Diverting pine chemistry co-products towards biofuel ‘does not further reduce greenhouse gases’
Results of a third-party peer-reviewed life cycle assessment (LCA), entitled Greenhouse Gas and Energy Life Cycle Assessment of Pine Chemicals Derived from Crude Tall Oil and Their Substitutes, has found diverting crude tall oil (CTO) into biofuel production throughout Europe will not have a significant effect in either reducing carbon emissions nor fossil fuel consumption.
CTO is a sustainable raw material that has been used in biorefining to produce pine chemicals for decades.
The study, conducted by Franklin Associates, a division of Eastern Research Group, and sponsored by the American Chemistry Council's (ACC) Pine Chemistry Panel found:
- The global carbon footprint of pine chemicals produced from CTO is 50% lower than substitute products used in the same situation
- CO2 equivalent emissions will be essentially the same if CTO is used as a fuel or in chemical products in Europe
- The amount of fossil fuel required to manufacture the substitute products of pine chemicals substantially offsets any fossil fuel reduction that might occur if CTO were used in fuel.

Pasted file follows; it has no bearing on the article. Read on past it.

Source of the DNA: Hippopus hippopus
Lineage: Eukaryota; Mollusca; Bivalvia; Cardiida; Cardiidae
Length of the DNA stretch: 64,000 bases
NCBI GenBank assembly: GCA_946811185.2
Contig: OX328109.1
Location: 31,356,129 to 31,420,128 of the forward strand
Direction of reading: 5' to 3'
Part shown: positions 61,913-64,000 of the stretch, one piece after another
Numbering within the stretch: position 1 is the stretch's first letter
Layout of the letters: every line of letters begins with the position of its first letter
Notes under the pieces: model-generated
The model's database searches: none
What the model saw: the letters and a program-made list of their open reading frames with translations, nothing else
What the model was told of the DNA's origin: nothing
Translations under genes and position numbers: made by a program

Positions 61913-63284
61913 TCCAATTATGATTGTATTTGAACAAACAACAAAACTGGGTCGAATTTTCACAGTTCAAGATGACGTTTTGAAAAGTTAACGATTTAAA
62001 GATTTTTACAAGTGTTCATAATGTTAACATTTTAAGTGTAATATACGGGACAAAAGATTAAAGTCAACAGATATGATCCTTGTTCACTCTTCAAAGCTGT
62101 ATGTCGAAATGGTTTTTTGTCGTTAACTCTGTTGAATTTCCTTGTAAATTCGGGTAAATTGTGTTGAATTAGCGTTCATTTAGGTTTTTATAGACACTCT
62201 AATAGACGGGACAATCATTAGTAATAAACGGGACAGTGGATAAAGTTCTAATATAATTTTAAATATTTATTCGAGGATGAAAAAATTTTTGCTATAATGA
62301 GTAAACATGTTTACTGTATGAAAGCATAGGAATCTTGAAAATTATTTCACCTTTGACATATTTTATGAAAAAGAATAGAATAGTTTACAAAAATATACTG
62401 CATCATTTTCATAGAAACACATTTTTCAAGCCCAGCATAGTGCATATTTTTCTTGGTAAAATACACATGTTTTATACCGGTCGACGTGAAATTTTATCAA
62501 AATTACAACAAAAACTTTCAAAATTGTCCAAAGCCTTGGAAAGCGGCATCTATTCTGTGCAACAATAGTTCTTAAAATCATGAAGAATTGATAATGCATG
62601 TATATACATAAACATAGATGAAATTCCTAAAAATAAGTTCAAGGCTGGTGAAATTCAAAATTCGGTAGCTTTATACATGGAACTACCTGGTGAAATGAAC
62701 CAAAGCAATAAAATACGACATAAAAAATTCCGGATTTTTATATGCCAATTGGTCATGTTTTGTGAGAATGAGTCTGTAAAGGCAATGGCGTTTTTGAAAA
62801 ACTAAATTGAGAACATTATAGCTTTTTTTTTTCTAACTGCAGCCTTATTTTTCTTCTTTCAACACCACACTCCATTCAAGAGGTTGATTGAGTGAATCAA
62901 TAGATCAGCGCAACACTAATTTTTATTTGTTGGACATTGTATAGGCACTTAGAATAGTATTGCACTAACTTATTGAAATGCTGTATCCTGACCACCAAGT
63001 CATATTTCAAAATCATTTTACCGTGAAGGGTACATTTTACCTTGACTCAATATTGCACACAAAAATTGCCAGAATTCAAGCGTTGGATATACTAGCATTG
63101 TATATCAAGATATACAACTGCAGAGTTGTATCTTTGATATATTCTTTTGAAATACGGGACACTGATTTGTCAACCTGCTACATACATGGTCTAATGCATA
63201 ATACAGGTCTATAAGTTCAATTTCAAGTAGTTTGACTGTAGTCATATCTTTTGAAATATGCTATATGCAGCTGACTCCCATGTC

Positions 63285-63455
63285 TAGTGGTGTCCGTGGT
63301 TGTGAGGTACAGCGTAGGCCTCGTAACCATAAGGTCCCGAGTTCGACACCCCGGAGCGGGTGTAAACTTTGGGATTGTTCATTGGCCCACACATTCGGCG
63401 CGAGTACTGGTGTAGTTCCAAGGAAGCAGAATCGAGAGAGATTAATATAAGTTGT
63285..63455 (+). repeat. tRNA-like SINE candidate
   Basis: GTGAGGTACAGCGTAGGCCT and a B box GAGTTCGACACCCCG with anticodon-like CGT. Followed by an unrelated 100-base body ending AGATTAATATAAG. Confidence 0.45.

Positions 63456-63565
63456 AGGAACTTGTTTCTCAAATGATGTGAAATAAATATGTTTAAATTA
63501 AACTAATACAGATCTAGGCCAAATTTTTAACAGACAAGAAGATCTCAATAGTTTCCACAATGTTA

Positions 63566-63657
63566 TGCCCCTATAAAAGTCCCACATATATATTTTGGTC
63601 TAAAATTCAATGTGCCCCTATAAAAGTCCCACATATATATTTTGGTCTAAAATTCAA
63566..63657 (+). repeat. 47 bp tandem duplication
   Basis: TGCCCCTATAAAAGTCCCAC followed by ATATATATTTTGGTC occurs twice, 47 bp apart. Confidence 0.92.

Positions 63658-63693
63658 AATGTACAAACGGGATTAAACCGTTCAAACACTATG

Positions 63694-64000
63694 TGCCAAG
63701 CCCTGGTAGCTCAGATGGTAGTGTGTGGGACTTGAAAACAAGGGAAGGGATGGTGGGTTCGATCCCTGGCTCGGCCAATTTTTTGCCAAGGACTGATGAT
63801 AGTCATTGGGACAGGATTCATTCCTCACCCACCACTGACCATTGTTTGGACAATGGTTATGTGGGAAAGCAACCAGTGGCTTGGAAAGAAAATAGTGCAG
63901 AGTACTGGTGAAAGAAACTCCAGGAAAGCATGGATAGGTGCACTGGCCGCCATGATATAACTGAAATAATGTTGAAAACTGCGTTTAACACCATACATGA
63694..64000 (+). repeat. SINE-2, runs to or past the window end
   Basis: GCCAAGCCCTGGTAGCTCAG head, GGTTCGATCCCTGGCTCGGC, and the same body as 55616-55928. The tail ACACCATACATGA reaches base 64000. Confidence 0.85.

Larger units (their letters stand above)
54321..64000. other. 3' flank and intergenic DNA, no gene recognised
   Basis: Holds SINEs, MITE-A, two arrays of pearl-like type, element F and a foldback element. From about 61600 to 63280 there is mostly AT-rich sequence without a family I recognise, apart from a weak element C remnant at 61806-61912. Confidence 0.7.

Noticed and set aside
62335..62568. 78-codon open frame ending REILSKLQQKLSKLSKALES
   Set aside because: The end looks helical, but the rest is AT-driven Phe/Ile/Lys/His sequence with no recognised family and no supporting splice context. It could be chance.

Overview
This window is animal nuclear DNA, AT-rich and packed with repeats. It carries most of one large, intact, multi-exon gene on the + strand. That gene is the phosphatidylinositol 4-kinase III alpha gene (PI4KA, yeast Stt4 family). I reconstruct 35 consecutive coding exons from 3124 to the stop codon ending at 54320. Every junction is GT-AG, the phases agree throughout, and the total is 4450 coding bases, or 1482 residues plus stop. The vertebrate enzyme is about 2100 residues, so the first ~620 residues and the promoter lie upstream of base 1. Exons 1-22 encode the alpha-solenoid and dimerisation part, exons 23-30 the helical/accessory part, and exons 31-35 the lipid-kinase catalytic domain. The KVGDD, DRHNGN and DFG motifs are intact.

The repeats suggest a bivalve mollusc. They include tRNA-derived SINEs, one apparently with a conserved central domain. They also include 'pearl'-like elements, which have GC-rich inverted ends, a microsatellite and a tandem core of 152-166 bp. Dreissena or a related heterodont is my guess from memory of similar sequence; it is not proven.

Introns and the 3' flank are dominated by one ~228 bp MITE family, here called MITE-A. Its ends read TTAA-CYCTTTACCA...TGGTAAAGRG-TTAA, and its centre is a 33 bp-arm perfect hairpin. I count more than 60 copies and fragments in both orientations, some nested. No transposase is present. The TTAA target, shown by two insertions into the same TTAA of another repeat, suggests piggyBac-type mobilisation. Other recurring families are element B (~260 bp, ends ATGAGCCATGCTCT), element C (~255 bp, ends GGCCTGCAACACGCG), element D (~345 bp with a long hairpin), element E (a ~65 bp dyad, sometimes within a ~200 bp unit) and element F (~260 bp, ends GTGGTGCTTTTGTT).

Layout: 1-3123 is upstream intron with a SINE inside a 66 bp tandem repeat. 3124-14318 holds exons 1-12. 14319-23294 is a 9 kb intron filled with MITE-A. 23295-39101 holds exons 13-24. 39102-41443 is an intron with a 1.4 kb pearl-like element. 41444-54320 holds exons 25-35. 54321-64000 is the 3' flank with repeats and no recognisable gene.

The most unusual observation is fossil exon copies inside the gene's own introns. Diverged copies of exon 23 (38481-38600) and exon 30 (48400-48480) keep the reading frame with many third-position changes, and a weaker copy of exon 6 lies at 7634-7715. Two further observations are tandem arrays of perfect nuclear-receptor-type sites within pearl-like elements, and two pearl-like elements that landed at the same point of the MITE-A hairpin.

‘This study proves the pine chemicals industry makes a positive contribution to achieving the twin bioeconomy goals of reducing greenhouse gas emissions and fossil fuel consumption,’ says Kevin Moran, director of chemical products and technology division at ACC. ‘It provides a baseline of solid, scientific evidence for policymakers to consider in the debate around the use of CTO as a raw material for biofuel.’
Industries compete in the marketplace to purchase CTO, a co-product of papermaking and a constrained resource. Government mandates and subsidies incentivising use of this finite biomass material in fuels damage the pine chemical biorefining industry by limiting CTO availability.
The study demonstrates that while there are no significant environmental gains from doing this, at the same time it could cause unintended negative consequences to the innovative, established pine chemicals industry, which manufactures hundreds of consumer products that add value to society.
‘The logical conclusion from this study is that with no real net reduction in carbon dioxide emissions or fossil fuel consumption gained by diverting CTO into biofuels, there is no benefit in redirecting its use,’ observes Charlie Morris, CEO of the Pine Chemicals Association. ‘In fact, the legislation and tax dollars incentivising CTO use in fuels will place huge amounts of capital at risk, reduce innovation, destroy jobs, and will accomplish no tangible environmental benefit. The pine chemicals industry strongly advocates for a level playing field with impartial financial access to CTO.’
‘The LCA results prove that otherwise well-intentioned policies can cause harm to essential industries,’ Moran adds.